While the best available data has been used, in some instances, estimates have been reported due to the limitation of data collection systems. For example, in those government-owned office buildings where there are multiple government agency tenants and the electricity usage cannot be solely attributed to any one particular agency, the electricity usage by the tenanted agencies is proportioned based on the floor area they occupy.

Note that prior to 2008-09, the department's emissions included the Arts portfolio, which was moved through the machinery-of-government (MOG) changes to the Department of the Premier and Cabinet in early 2009. Additionally, the Southbank Institute of TAFE and Gold Coast Institute of TAFE became statutory authorities, and are no longer within the department's portfolio. These changes explain the large reduction in carbon emissions between 2007-08 and 2008-09.

The following table outlines the emissions relating to the department following the MOG changes in Queensland in early 2009, when a number of departments were abolished and their service areas absorbed into other agencies. The emissions presented for this agency have been calculated by combining emissions created by:

  • the service areas that were wholly transferred (i.e. not abolished) to the agency - for the period 1 July 2008 to 30 June 2009
  • the service areas that were absorbed into the newly formed agency - for the post-MOG period (approximately three months) in 2008-09.

Note: The emissions created by the abolished departments during the period prior to the MOG changes in 2008-09 (approximately nine months) have been provided in a separate report.

Table 18: 2008-09 CO2 emissions by category

Activity Greenhouse gas emissions
(tonnes of CO2)
Explanatory Notes
Scope 1
Vehicle usage
  • QFleet vehicles
  • Agency-owned vehicles
5,326 1
Scope 2
Electricity consumption
  • Purchased directly from an electricity retailer
  • Sourced through a third party
223,433
4,705
2a
2b
Scope 3
Air travel
  • Domestic air travel on commercial airlines
  • International travel on commercial airlines
Hired vehicles
  • Avis
  • Other
2,288
550

380
3
3

4

Source: Department of Public Works

click on the graph to enlarge Click on the graph to enlarge

Figure 44: Energy consumption (kWh) per student at Queensland TAFE institutes and state schools

  • Energy consumption (kWh) per student at Queensland TAFE institutes and state schools

Source: Department of Public Works

Note: Refer to explanatory note 2a from Table 18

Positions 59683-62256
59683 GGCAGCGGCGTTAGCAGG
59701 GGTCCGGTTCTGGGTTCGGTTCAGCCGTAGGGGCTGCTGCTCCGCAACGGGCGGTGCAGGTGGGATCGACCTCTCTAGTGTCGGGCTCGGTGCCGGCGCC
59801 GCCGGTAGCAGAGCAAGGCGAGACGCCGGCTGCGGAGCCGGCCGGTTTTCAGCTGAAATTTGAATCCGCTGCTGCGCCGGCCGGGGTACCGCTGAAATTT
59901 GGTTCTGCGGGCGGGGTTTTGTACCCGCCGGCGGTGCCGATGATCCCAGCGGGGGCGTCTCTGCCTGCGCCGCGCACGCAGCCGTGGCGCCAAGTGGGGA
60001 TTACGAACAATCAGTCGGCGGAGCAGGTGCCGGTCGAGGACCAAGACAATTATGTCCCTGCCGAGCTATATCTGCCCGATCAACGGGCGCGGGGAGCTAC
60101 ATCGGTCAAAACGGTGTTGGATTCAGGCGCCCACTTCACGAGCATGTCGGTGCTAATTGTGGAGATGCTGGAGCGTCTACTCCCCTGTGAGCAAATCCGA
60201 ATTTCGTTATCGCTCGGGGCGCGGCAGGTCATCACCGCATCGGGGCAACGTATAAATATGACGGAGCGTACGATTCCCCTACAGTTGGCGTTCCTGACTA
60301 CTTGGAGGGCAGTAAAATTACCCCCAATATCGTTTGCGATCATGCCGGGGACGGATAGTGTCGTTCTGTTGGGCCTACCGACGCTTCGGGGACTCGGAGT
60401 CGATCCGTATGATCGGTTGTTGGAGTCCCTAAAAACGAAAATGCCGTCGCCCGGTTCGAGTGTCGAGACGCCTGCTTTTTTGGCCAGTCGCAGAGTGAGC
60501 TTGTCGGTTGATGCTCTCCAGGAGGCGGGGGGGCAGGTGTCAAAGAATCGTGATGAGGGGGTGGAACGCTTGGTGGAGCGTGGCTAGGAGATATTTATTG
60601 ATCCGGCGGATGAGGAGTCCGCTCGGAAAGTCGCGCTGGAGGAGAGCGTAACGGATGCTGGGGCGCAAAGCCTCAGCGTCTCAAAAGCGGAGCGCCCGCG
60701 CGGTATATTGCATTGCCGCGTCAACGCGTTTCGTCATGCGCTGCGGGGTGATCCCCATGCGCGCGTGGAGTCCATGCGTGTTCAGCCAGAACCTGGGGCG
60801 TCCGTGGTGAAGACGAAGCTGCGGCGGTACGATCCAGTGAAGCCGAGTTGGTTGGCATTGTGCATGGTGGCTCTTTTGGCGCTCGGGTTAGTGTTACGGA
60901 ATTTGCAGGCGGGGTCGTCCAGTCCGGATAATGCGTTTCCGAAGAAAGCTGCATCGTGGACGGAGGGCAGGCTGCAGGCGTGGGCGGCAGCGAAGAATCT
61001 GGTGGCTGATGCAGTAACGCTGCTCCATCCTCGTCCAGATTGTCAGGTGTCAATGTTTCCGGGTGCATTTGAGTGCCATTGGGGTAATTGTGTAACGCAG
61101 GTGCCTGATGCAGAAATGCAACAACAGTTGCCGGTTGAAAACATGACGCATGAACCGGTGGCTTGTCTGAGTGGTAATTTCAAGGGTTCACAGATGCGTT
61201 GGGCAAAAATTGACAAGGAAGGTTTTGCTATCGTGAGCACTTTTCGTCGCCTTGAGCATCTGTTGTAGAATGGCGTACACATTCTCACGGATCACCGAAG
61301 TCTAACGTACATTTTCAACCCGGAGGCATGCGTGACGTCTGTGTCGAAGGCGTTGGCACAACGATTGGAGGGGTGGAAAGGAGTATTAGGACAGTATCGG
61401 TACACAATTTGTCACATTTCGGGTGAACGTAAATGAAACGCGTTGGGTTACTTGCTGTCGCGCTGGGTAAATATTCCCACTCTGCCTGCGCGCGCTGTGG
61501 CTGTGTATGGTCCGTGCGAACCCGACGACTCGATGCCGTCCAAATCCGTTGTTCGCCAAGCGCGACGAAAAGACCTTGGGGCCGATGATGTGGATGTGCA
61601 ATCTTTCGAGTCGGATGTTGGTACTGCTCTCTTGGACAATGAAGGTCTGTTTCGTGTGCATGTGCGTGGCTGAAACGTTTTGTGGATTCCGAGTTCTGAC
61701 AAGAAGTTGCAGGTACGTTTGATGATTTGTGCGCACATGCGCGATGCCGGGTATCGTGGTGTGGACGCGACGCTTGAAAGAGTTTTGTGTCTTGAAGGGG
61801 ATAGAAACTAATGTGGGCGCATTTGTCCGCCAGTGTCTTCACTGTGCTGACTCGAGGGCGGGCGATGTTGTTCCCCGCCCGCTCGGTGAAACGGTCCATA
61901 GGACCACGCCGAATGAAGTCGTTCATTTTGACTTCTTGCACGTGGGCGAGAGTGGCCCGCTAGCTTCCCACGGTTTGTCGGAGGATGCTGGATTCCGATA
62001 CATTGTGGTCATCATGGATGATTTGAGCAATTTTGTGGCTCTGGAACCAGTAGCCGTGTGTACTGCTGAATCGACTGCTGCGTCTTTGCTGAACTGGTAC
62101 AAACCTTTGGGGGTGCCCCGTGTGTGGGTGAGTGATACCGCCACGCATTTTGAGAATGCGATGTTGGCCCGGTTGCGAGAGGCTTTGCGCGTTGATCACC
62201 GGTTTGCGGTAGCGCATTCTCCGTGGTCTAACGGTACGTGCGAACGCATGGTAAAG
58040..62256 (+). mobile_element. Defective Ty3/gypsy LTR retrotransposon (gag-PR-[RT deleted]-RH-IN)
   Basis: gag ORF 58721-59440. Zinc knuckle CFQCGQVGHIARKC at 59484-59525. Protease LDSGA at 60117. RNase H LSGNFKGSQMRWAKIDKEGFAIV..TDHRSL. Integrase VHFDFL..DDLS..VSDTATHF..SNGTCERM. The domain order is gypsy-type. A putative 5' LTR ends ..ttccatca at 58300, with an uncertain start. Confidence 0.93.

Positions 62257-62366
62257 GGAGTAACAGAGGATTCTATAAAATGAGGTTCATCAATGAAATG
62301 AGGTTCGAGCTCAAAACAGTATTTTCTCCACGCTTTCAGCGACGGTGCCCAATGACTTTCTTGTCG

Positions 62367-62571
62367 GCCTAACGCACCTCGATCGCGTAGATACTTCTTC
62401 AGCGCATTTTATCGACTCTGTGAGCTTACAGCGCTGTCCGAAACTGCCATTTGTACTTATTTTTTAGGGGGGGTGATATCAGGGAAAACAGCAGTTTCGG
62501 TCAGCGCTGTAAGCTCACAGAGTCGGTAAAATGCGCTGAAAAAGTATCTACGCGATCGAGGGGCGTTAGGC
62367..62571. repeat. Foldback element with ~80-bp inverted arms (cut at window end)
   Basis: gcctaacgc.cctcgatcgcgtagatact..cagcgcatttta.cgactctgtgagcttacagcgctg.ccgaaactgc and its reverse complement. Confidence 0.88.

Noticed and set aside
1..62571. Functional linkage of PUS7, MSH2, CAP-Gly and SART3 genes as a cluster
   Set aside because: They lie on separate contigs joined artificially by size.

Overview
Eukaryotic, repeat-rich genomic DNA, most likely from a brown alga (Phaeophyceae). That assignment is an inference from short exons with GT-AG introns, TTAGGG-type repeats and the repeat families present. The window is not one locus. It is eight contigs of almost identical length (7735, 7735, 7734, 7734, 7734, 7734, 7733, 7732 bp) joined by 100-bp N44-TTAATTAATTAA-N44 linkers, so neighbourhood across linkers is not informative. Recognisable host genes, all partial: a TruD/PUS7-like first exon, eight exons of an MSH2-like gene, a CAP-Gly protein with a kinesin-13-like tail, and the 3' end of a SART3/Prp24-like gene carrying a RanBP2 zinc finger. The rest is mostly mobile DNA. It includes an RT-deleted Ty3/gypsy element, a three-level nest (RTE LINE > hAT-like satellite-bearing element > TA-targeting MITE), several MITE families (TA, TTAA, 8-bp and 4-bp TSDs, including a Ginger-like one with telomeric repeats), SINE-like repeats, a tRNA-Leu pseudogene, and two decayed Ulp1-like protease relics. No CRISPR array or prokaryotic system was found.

Figure 45: Carbon emissions (kg CO2) per student at Queensland TAFE institutes and state schools

  • Carbon emissions (kg CO2) per student at Queensland TAFE institutes and state schools

Source: Department of Public Works

Note: Refer to explanatory note 2a from Table 18

Figure 46: Total carbon emissions (kt of CO2) produced by Queensland TAFE institutes and state schools

  • Total carbon emissions (kt of CO2) produced by Queensland TAFE institutes and state schools

Source: Department of Public Works

Note: Refer to explanatory note 2a from Table 18

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Responsible fleet management

The department supports the QFleet Climate Smart Policy to reduce greenhouse emissions for Queensland Government fleet vehicles.

The figure for estimated cumulative emissions from department-leased vehicles during 2008-09 is shown in Table 18 above under Scope 1. It accounts for progressive changes in the size and composition of the fleet during the 12 months, including vehicle replacement.

The figure is derived using:

  • the lease package details (time and kilometres)
  • CO2 emissions data from testing in accordance with Australian design rules for emissions and fuel consumption labelling for each vehicle leased from QFleet.

    This figure should not be confused with the CO2 emissions projection figures provided in QFleet climate smart action plan 2007-2010 quarterly reports. Those figures are snapshots of the fleet profile at a specific point in time (quarterly), and a projection of CO2 emissions for 12 months if the fleet does not change.

    In this way, the fleet's emissions potential can be tracked from one quarter to the next to quantify the extent of improvement.

In 2008-09, the department leased 716 cars from QFleet.

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Waste management

The department's Waste Management Strategic Plan, developed in 2002 for state schools, provides a framework for reducing waste in daily operations, and in designing and constructing facilities.

During 2008-09, the department continued to ensure that effective waste management practices were implemented throughout Queensland schools, TAFE institutes and departmental offices, including the recycling of wastepaper, cardboard, glass and green waste.

During 2007-08*, the department spent $4.44 million on waste disposal at state schools, and $0.996 million at TAFE institutes.

Key priorities for waste management include:

  • minimising waste during construction by specifying waste management controls in contracts, such as amounts of waste taken to landfill, collection arrangements, recycling and the re-use of demolition materials